As the days start to shorten a little, and we find ourselves in the heat of the dog days, my mind wanders from fishing the rivers, so plentiful in sport during the spring and now on their bones and holding lethargic fish and lethargic anglers, to coastal pastimes.
The time is right for loading the open boat up with mackerel and bass fishing gear, lobster pots and shrimping nets and heading to the launching ramp. As the outboard is fired up, hopefully starting more or less on cue, sun tan lotion is slapped on, fishing cap and polaroids donned and out we head.
I am meandering up to Loch Ailort tomorrow, and the weather looks to be scorchio â€“ I am taking a gang of very part time fishers and non fishers up there, and so I find myself thinking about the perfect day crowned with the perfect barbeque.
I will try and get out there with the pots a day or two before hand, baited with salmon heads from the smokehouse. The lobsters prefer the smelly ones, although I have to say usually the crabs get there first.
Weâ€™ll head out, four and me to the boat, aiming for a little bay I know called the â€˜Singing Sandsâ€™. Iâ€™ll send brother Nick off with the boat and the team to feather a few mackerel, leaving me on the beach, with the crystal clear water lapping on the shore under the bright sun.
The fire will be set on the sand â€“ itâ€™s really important to make sure whenever you are setting a camp fire that it cannot spread. The peninsula opposite Roshven was alight for days a couple of years ago, with deer throwing themselves into the sea to escape the flames and a lot of wildlife wiped out, the result of careless kayakers having a camp fire. It has still not quite recovered. Peat will burn underground for days once it gets going, and so only set fires on beach or rock, or take a disposable barbeque â€“ and dispose of it properly!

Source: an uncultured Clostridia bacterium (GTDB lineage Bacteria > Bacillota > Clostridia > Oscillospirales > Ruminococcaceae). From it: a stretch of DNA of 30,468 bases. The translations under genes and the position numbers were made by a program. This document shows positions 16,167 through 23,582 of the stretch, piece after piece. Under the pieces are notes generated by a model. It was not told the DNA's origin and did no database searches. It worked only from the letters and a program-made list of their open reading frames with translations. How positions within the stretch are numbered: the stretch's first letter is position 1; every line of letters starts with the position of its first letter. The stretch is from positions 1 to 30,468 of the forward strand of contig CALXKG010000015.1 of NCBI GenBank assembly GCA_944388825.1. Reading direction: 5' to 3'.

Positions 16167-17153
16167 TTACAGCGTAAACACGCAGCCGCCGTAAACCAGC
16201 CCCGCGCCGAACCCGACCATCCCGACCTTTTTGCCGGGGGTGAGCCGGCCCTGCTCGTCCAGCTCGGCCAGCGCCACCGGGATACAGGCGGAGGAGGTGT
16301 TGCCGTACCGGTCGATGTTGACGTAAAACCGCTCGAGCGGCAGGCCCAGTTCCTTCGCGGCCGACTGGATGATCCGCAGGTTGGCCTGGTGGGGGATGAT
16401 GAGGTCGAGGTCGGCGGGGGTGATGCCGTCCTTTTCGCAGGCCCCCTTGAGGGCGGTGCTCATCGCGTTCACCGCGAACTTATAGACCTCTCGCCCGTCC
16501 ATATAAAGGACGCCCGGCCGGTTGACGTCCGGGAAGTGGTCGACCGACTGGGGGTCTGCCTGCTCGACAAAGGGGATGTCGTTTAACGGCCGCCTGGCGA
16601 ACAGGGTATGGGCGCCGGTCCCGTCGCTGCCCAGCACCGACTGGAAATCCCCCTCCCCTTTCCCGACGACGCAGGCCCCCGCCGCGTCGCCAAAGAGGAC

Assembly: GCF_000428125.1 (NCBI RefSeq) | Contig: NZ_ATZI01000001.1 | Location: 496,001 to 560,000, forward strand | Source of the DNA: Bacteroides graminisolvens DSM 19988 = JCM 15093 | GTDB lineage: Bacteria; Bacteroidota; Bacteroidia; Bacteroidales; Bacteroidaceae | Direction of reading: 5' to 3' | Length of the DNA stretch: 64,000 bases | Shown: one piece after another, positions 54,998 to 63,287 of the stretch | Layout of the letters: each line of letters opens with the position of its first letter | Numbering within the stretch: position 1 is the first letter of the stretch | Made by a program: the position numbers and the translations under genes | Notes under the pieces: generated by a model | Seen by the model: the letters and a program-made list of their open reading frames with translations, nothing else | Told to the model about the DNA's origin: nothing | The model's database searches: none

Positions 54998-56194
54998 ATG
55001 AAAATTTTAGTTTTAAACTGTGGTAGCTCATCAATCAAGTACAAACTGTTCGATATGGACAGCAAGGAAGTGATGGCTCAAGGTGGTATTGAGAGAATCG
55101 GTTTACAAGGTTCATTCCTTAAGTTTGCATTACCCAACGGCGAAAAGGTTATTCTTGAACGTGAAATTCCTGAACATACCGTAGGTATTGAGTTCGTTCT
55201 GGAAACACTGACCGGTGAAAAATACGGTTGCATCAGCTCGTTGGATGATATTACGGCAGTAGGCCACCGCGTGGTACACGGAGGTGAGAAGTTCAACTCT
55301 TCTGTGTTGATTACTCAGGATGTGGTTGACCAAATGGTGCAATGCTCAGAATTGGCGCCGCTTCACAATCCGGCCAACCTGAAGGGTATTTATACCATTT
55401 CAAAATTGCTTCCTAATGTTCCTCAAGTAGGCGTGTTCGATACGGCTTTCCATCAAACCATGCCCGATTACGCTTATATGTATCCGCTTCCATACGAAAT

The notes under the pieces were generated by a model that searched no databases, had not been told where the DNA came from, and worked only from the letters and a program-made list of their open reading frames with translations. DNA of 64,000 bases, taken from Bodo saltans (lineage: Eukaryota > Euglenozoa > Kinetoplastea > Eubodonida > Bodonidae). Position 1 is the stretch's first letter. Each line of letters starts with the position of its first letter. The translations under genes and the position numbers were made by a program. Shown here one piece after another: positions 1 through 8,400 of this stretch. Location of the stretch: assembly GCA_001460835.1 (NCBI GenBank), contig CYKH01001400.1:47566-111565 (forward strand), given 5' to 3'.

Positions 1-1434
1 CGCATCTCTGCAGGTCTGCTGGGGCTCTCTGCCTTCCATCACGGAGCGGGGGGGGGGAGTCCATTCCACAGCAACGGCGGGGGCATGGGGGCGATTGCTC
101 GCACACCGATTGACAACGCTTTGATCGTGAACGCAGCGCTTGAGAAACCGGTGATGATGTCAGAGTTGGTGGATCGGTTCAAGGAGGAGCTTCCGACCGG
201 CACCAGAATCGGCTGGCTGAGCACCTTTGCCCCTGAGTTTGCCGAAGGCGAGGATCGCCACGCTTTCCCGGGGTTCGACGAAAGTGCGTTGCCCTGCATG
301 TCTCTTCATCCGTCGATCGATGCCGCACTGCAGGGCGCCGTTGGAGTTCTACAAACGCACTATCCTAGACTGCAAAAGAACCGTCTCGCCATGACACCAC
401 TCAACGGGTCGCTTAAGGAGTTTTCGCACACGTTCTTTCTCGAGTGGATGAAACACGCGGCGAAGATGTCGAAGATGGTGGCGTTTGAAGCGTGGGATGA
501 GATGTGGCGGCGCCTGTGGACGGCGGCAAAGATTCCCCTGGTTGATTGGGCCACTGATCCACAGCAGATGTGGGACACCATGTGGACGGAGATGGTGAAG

Once the fire is going, I will be expecting Captain Nick to arrive with the team, having pulled the pots and got a few good brown crabs. A really important part of barbequing is to make sure that you have the right kit, and that doesnâ€™t mean a bells and whistles gas bbq, but the pots or pans or home made griddles, or whatever you need that means you can eat like a king.
The mackerel (and maybe a pollock or two) will be headed, and go on in chicken wire wrap with a sprinkle of dried herbes de Provence I will have tried to remember. Keep moving them so they donâ€™t burn, and as the skin crisps, weâ€™ll open up the wire and get involved with lemon and bread.
The crabs will be killed with a knife, and the legs go straight on the griddle and are cracked with a rock, the juicy meat sucked out of each shell. I darenâ€™t wish for a lobster, but we can hope. The last one I caught was covered in berries, and I didnâ€™t have it in me to kill her. I was much derided by local fishermen for my conservation mindedness!
Whilst this is going on, someone will be out with the shrimping net, pushing it along the shore. The catch will be boiled up in an old tin, or perhaps fried in a hot pan with a bit of garlic and chilli.
Unfortunately I canâ€™t add any razor clams to my feast this year, as I understand there is a shellfish warning at the moment, but they also are fit for a king, just laid on the griddle and eaten hot and juicy with lemon juice. But what we will have is elderflower champagne, brewed in Sussex and just about ready at this time of year and kept cool in the water. Not too much mind you, as the sea and alcohol can be a volatile mix.
And then weâ€™ll all get packed up super quickly, chased off by the midges and head for the middle of the loch where they canâ€™t get us